With a few exceptions, the fifty ab
sentees at the caucus, through the inlru-.-nenulity
of Senator-elact Iuvi I Martin,
Senator William Fiinn and K. A. Van
Valkenhurg.tbe Wan imaker agnt, sign
ed an agreement pledging themselves to
abstain from particpating i i the caucus,
on the grounds that Senator Quay had
not yet cleared bioise't of the People's
Tbere were three other candidates be
sides Senator Q lay whese names were
voted for in the caucus. They were ex
National Chairman U. F. Jones, of Alii
gheny ; J. F. Downing, of Krie, and Sera
tor C. L. Magee, of Pittsburg. Tbe vote
as announced by the chair was as ful'ow s:
Quay, U7; Jones, 9; Mgee,'2; 0 iwning, 1.
Senator Magea disagreed with his c-d-
lsarrue. Senator Flinn in the matter of at
t Hiding the caucus and bxk with him
into tne meeting, besides himself seven
of the thirteen anti-Quay Allegheny
county legislators. It was Mr. Magee
who, after the vote had been announced.
rr.o' ed that the nomination of Senator
Quay b- inado unanimous, and it was
another Allegheny man. Representative
(leorgo M. Ilosack, w ho seconded the
motion. Mr. Magee was applau :ed to
the echo for his exbibi.im of Republi
Looks For A Fight.
Manila, Jan. 8. Colonel Potter, the
special emissary of Msj r lieneral Otis
between Manila and Iloilo, arrived this
afternoon with despatches from Iloilo,
Tbe situation when he left there was
The streets were barricaded, and it w as
reported that the principal buildings had
lieen "kerosened," the insurgents having
threaten d to destroy the w hole business
section by fire at tlie first shot of Umiliard
Tbe banks were shipping their tress
ureto the I'nited States transport New-'
pert si. d olher vctelx. Tbe family of the
A merican ice com-ul bas gone on board
the New port.
Colonel Potter reports that President
McKinley's proclamation calling upon
the inenigeiits to lay down their arms
had to Iw typrw ritten alstard ship, as the
printers 011 shore declined todothework,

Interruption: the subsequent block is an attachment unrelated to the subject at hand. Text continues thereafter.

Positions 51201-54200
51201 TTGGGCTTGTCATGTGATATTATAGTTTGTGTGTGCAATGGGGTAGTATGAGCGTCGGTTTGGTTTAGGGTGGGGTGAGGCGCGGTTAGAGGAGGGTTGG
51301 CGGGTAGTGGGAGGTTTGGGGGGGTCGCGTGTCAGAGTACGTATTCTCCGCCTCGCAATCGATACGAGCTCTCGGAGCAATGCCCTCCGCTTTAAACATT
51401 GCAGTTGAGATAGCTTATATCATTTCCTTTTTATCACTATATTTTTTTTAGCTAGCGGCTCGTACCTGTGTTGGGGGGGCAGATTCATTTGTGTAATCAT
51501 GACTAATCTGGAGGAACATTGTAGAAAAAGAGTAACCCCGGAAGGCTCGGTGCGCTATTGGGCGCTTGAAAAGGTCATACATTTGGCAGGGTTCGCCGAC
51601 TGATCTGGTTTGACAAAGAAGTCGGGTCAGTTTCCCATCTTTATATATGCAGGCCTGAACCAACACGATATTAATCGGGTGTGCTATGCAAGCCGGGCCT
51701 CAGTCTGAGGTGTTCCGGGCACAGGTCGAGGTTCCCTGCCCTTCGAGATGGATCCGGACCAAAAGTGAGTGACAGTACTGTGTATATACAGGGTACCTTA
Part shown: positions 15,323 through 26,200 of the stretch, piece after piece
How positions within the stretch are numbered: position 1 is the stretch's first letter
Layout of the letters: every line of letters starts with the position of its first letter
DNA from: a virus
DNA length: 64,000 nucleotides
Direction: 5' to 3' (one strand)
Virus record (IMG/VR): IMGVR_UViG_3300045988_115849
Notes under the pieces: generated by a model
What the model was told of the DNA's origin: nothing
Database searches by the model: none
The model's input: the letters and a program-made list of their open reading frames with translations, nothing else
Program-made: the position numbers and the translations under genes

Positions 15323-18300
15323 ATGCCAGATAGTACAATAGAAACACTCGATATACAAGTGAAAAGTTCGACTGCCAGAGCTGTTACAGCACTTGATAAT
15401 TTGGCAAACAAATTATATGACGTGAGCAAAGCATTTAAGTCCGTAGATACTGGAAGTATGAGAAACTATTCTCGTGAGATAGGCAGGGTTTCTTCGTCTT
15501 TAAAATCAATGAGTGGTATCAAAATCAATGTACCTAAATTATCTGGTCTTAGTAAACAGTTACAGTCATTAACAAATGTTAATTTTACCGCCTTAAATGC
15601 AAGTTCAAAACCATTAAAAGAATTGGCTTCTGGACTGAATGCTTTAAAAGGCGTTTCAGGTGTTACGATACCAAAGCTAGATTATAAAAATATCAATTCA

and when the text of the proclamation
wits read to them ridiculed the notion
that conciliation was possible.
Whittled Wail He Hi&.
BrFFALn, N. Y., Jan .r. Charles Mem
tierger, 27 years of age, who was found
lying by the New York Central tracks
last Friday with his skull fractured, is
dead. On the evening of the day on
which be received his injuries Memh r-
ger begin to wbistl", though he was
w holly unc inscious and ramained so to
He whistled all sorts of tunes, ar.
without cessation, for '.' hours, and never
ceased until shortly before be died.
Poor and Weak
Catarrh and Bronchial Trouble
Had no Appetite-Mow Oetter In
Every Way A Debcato Child.
"Some time since I took a sudden cold
and could not get rid of it. Rein? subject
to catarrh and bronchial trouble I coughed
terribly. I lost my sppe'.ite and grew
poor and weak and I did not feel like
work. I began taking Hood's Sarsapa
tilla. In a short timo the cough disap
peared, I slept well, had a good appetite
and I was better in every way. Last
spring I was not feeling well, I had no ap
petite and no strength. I resorted to
Hood's Barsaparilla and soon felt more
like work. My little nephew was a deli
cate child and hid a humor which trou.
bled him so ha could not rest at night.
He has taken a few bottles of Hood's Bar-
eapsrilia and now he has a good appetite
and is able to sleep." Miss ABDIE J.
FREEMAN, South Duxbnry, Mass.
L Ii the One True blood Purifler. Alliiniirpsts. ft
Hrwvl'c Pill rrUiebest a.'tcr-dimier
UUUU & rlllS Mas, aid UifestHML -Xo.
I Jos. Home & Co. j
f Established 1849-189? !
The January Clearance.
Without mincins words we
show you .y the quotiilinns below
w here the money saving lies.
ft SO sr.il f I 00 a yard X..rel!y Pre
Oocds marked lo JFJ () a yard;
and &t oO I,nprlei Fancy
suitings marked to f I i a yard.
f2 Via yard Silk and Wool Black
Velo.ir insrlreil to S2 M a rsrd;
(I VI and l 7i Mohair snd Wool
Friezes marked to ft l a yard.
Swiss Taffetts Silk, in many popu
lar olors, oOcayard; Fancy Silks
in Plaid, broken checks. I.ya
rler xtnpes, polks dot-, $1 ojand
M oO values, now u cents.
In Rlack silks we have $1 73 Rhu-k
Polka Iot Moire, and ?1 M .!7
inch S i. Taffeta, now marke!
tl IW a yard. W have tardea if
Coo and rW.! Bl.k Silks w hich it
would le worth-your w hile to
Selling fin Kwy .Iickets. lxx
reefer nyl, lined with g-d Sat
in, fornieily priced at $10 00. at
fii.Vh very fine Black Kersev
Jacket. lijr. reefer. Satin lined
throughout, were it. 0:1. now 10.
JOiir annunl sale of Muwlin
Undergarment i noi at its height
" sf.d we would advise von to axk
2 ''iir Mail Order lprUiient re-
0 g irriii g it. Vnu culd not buy the
material l-i a ir;gl gi:niei.t f..r
ihe priis- we sell it to yon made up.
republican Members cf the Legis
lature Condemned For Fail
ure to Go Into Caucus.
PARTY EIGULAKITY UPHELD
Address to r.cpnbl leans or Pennsyl
rnnla UcclKrln x notor Qany to Eo
too Nomine ofxhu i'm ty-Ttio Court
(Ppi-clal 'wres:smte! f.)
Phlltcl-lphia. Jan. 10 Thi-re can be
nlatllns the sentiment of the f:t
fubMfpns of this city aralnst the action
rf the rriemlwrs of tSe hKi.-Uturs who
belted Ihe Republican caucus on the
Fnitid Htatrs senatjnh!p. While It Is a
fact tret all but two tf the men wh
did not partleliate in the caucus were
Kept av.ay by direct orders frmi Pavid
Martin, ths responsibility Is charged
Baalist the Individuals themselves nnd
they will lie held to a at rid m-eimnt-Bbillty